Limits of detection—is not detected always synonymous with not present?

Feb. 25, 2019

Let’s start this month’s episode with a quick reminder of the target audience for this series—that is, the non-‌specialist interacting with molecular testing methods. If you’re an expert in MDx none of the following is going to be news to you. However, judging by questions I repeatedly encounter, for your colleagues who don’t specialize in the arcane depths of clinical nucleic acid testing, the following may clarify what some of the underlying caveats are any time a molecular assay returns a negative result. With this in mind, let’s consider a situation where a reliable, properly validated, and properly performed molecular test such as a PCR for the presence of a particular infectious organism, yields a negative result. What does that actually mean?

Poisson is not your friend (unless you’re running digital PCR)

Well, here’s a name that keeps popping up over the life of this series—Siméon Denis Poisson, French mathematician. Among other things, he examined the statistics around sampling. If you have a number of discrete items randomly distributed within a container, and you have a way of counting these items and count the whole container, you will get an accurate measurement of the number of items. If however you take a sub-portion sample of the container and count items in that, you may not get an accurate count. If your container has one countable item and your sample is 1/10 of the container, your most likely result would be not counting the item (your conclusion—container doesn’t have any of the item, which is clearly wrong). Of course, your other possible result—that you got lucky and your sample happened to capture the one item—is also misleading from a quantitative standpoint, as you’d assume the whole sample likely has ~10 items. These sorts of misleading results occur when the target analyte is at low real numbers (low concentrations) and become increasingly less of an issue either theoretically or practically, as numbers increase such that the sample is more likely to have a representative number of items. Note that this could be due to increasing analyte concentration, or to increasing sample size; we’ll come back to this later.

What does this mean from a practical standpoint? Well, it turns out this has been considered in depth in various validation strategies and guidance documents. You may have run across types of assays which include what are called both a “low positive” and a “high positive” control. By the usually accepted definition, a low positive control is one which gives a positive assay result 19 times out of 20 (95 percent). That’s right, you read that correctly. We call it a positive control and if everything is working perfectly, about 5 percent of the time it should be negative. In fact, if you’re not seeing that, you’re doing something wrong and probably getting excessive false positives! (Note, however, if you have such an assay with a formal “low positive,” this doesn’t mean you should be overly worried if you run 20 consecutive tests on it and don’t get a negative. If, however you can go to 3x the 5 percent frequency level—that is, if you can do 60 sequential tests and still not get a single negative, Poisson says in a nutshell that you’ve likely got a problem. Over very large numbers of tests you should see 5 percent negative rate for this type of control but for any given series of 20 it would not be unusual to see either no negatives, or perhaps two negatives. Neither is cause for alarm.)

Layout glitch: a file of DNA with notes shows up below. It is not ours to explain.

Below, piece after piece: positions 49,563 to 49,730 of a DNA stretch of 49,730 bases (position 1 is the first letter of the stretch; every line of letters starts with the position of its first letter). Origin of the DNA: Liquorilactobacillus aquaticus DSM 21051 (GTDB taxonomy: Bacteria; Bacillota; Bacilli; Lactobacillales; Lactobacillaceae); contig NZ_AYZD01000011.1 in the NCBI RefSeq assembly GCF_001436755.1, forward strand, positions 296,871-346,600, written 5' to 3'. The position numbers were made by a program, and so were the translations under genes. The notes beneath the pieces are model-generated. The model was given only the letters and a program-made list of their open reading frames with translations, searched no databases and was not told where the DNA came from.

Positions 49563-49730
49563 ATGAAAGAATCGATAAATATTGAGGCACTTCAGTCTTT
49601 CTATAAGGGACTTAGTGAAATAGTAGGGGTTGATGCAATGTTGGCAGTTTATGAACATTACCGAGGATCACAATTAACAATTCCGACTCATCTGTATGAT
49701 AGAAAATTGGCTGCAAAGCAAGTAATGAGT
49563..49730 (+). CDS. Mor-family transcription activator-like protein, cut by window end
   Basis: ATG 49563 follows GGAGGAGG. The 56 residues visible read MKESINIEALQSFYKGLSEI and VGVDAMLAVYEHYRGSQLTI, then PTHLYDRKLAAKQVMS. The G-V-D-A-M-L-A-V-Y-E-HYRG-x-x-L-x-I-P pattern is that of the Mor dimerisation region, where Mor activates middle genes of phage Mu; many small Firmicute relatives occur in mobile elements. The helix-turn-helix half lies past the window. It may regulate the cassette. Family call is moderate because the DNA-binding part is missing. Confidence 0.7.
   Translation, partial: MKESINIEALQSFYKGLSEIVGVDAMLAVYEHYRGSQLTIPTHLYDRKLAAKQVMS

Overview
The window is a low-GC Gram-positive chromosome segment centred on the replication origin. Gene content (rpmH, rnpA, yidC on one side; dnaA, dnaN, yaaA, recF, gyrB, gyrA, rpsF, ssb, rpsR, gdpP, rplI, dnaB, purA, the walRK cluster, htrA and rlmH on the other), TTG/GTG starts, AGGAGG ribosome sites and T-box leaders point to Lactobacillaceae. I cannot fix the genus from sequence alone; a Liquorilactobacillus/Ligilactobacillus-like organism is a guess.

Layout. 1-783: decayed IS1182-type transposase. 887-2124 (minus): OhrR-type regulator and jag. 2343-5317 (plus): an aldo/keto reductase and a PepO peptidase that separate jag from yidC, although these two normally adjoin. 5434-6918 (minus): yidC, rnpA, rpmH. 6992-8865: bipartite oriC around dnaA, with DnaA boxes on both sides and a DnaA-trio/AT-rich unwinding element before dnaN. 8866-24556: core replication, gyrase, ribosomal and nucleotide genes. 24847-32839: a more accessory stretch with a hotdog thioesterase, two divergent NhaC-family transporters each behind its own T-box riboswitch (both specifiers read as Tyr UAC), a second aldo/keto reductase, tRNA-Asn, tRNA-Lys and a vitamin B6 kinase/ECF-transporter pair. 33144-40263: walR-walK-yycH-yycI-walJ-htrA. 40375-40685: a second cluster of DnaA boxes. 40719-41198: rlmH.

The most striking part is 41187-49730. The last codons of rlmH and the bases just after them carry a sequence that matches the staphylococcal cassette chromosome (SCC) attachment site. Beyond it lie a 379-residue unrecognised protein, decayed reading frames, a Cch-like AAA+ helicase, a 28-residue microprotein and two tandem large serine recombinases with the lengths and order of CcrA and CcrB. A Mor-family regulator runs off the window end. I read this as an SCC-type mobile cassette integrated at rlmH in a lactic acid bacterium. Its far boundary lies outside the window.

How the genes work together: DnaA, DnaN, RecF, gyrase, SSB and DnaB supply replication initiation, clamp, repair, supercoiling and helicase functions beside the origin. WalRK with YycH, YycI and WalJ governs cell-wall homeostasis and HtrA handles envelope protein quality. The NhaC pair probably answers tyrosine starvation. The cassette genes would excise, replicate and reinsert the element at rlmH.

If you have true positive samples at analyte concentrations near that of a low positive, the simple fact is that you’re going to report false negatives roughly 5 percent of the time.

Take cheer though that Poisson wasn’t all bad news for MDx; if you want to know how his work underpins the magic of digital PCR and allows us to quantitate targets without need for standard curves, have a look back at this space from the December 2013 issue.

A little inhibition goes a long way

Our next culprit in obscuring whether a test negative is a true negative is assay inhibition. “Nonsense!” is the response. “I have an internal control which warns me of this!” Well, actually, the interpretation is a little more complicated than that. While qualitative and quantitative internal controls (IC) work a bit differently and we’ll consider each case in turn, failure of IC in either context leaves you with a non-meaningful result. It will stop you from calling a false negative, true, but you’re left unable to say whether the sample in question is either positive or negative.

Internal controls are least informative in qualitative assay context. We don’t want the IC signal to be sporadically failing for no reason, so it’s generally at a level several times (at least 3-4x) that of a formal low positive (assuming equal detection efficiencies between IC and real analyte). Thus, when IC fails, we can be sure there’s at least enough assay inhibition going on to supress detection of true targets at 3-4x a low positive level. If there’s just slightly less inhibition though, we get into a zone where the qualitative IC can still be positive but the actual functional limit of detection (LOD) is no longer what we expect it to be. Of course if the IC levels are even higher, then this zone of partial inhibition where true analytes can drop out while we are blithely unaware, becomes even larger.